Generally with a Deadlift you hold a barbell, kettlebell, sandbag or dumbbells in your hands extended down by your sides or in front of your legs. You can even unilaterally load the move by holding a weight on one side.


Usually with a Squat the weight is placed up near your shoulders. You can load the Squat by placing a barbell on your back behind your shoulders or you can front-load the move with the barbell in your hands at about your collarbone. You can also front-load the squat by Racking kettlebells on your arms or by holding a kettlebell in the Goblet position. Dumbbells or sandbags can also be used to load your Squat by holding them up at your chest in your arms or over your shoulders.


So simply put – the Squat is generally loaded up around your shoulders while the weight for the deadlift is generally picked up off the ground and held down by your sides or down in front.

However, like with everything in health and fitness, nothing is black and white.

There can still be overlap between the two moves. You can hold a kettlebell down in front and Squat. You can also front-load a weight and Deadlift like the Good Morning below.


Here the thing that distinguishes the Good Morning as a Deadlift is the fact that you are hinging at the hips and not squatting down.

A move that blurs the line between the Squat and the Deadlift is the Sumo Squat/Deadlift.

The “Sumo” Stance Leg Exercise blurs the line between the Squat and the Deadlift and, depending on who you talk to, can be called either the Sumo Squat or the Sumo Deadlift.


But it is because the Sumo Stance can be used as either.

With this move you can load the weight easily as a Squat or as a Deadlift. You also can have some lean forward if you hold the weight down or you can stay up nice and tall by loading the weight up at your chest.

There can also be lots of knee bend to squat down while you are also hinging at the hips.

Therefore, the Sumo stance can easily be classified under either move depending on the nuances of how it is performed.

To summarize:

  • The Squat and the Deadlift are different moves. One is a Squat movement where you bend the knees to sink the butt as close to the ground as your mobility allows while the other is a Hip Hinge movement not as focused on knee bend but on hinging at the hips.
  • Also, generally, the two moves are loaded different.
  • However, there can be some overlap.

So Which Is Better – The Squat Or The Deadlift?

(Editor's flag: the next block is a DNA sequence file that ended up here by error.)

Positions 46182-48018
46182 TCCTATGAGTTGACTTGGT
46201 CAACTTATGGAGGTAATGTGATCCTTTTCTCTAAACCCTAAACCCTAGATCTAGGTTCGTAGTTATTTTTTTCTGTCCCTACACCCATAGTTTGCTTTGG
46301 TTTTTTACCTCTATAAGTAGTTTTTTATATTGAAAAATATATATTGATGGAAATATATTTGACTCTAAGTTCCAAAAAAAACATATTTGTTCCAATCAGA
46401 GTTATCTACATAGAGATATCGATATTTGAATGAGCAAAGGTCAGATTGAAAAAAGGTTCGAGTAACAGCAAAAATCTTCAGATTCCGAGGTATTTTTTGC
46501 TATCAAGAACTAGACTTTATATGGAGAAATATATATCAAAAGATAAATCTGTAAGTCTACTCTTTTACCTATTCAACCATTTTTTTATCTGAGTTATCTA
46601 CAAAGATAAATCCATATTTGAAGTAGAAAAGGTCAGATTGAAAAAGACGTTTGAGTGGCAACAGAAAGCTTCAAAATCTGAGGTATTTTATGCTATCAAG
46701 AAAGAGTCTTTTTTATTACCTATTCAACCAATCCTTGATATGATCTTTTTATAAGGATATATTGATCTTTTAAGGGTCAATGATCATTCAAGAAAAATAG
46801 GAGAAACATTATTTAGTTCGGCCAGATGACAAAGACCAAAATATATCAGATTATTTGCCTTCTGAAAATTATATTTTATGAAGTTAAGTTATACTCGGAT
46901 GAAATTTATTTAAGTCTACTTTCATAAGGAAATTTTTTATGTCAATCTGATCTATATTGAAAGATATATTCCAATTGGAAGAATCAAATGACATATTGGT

Which move is better, the Squat or the Deadlift, depends on your goals. But honestly BOTH should be included in your workout routine if you want a strong core, glutes and legs.

It isn’t bad to even have one Squat workout and one Deadlift workout each week.

Some people even put the Deadlift on their Back Workout day because some variations of the Deadlift can really help strengthen your mid and upper back as well as your legs.

You can even choose different variations of each move to target different areas.

Want to work your core even more while still working your legs? Try a Front Squat or a Goblet Squat.


Want to work on your balance while really targeting your glutes, hamstrings, core and back? Try a variation of the Single Leg Deadlift.


But what about working your glutes? Which is better?

While often the Squat is touted as the best glute move and you see photos of women with great butts all squatting, the Squat is NOT superior to the Deadlift for glute development.

Because the Deadlift is a hip hinge movement, it is better for glute development. (If you want the BEST move though to develop your butt, you need to try the Hip Thruster.)

However, if you want to grow and tone your entire leg, you may want to do the Squat instead of the Deadlift. The Squat will hit the glutes, hamstrings AND quads, especially the quads. While the Deadlift may hit the glute and hamstrings more, it doesn’t work the quads.

You may also determine which move is better based on injuries or even your mobility.

If you have knee pain, a Deadlift Variation, especially a Straight Leg Deadlift, may be better because it will not only build your glutes to help prevent knee pain in the future, but also requires you to bend your knees very little, putting less strain on them.


The point is, there is no simple answer to which move is better. It all depends on your goals.

That may even mean you need to include variations of both the Squat and the Deadlift into your workout routine.

Do you prefer the Squat or Deadlift? Do you include one or both in your routines?